Officials at Towson University, where Freundel taught courses on Judaism and ethics, on Monday said they were reaching out to the rabbi’s students after learning that he may have taken many of them to Kesher Israel. Towson spokesman Ray Feldmann said Freundel’s supervisors didn’t know about the trips and that the school has “some serious concerns about the appropriateness and the appearance of impropriety.”

More female converts began speaking out Monday, including those who converted with Freundel and said he abused the power he had over them as the sole arbiter of their conversions.

Among them was Leah Sugarman, 30, of Silver Spring, who said he required her at least weekly to do clerical work at his home and sometimes at Towson, including paying bills, organizing files and taking dictation. She said he made clear “that the more he saw of me, the faster my conversion would be. I did think it was inappropriate, but I was desperate to do anything to get through the conversion process.”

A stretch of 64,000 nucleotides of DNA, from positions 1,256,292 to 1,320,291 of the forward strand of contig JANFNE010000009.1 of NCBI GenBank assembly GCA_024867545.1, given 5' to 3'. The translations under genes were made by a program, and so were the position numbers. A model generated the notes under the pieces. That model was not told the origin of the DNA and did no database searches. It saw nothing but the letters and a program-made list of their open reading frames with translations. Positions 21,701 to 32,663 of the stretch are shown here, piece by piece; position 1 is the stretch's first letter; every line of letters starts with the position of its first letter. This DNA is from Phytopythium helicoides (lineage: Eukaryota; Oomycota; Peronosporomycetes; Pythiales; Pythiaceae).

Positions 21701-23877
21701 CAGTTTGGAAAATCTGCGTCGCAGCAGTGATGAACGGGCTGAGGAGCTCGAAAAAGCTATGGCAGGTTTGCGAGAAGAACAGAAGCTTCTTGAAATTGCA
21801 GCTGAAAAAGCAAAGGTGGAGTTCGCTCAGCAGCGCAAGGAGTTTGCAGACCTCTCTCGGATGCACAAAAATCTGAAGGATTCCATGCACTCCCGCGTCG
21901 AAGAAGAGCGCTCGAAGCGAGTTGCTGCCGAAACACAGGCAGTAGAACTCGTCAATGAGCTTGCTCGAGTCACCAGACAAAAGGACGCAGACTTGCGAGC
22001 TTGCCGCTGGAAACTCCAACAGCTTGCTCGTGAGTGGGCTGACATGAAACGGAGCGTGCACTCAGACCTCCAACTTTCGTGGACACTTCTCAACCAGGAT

There is no set timeline for conversions; a person’s readiness is determined by a rabbi-guide — who in Orthodox Judaism is always a man because women can’t be clergy. The process can take months or years.

Sugarman said Freundel made “constant” comments praising her appearance, asked about her dating life and encouraged her “not to dress so modestly,” she said.

She said other younger female converts had the same complaints and that Kesher’s leadership was informed. “They spoke with him and he promised he’d stop, but it literally never stopped, not even for one day.”

Bethany Mandel, 28, said she sought out Freundel to help her convert because he was so highly regarded as an authority. Orthodox Jews are meticulous about who oversees their conversions in part because of the skepticism of Israeli rabbis — who govern whether someone who wants to move to Israel qualifies for citizenship as a “Jew” — and the Jewish practice that children’s faith is defined legally by their mother.

Mandel said she was disturbed by the way Freundel appeared to enjoy wielding power.

“He had total control of my life, and he loved having that power over me,” she said. “I couldn’t marry, I couldn’t move, I couldn’t take a new job until the conversion was done.”

During her conversion, Mandel said Freundel approached her during a friend’s wedding. “He said, ‘Look, you could be that bride and this could be your wedding, but it’s not, and I have control over that,’ ” Mandel said.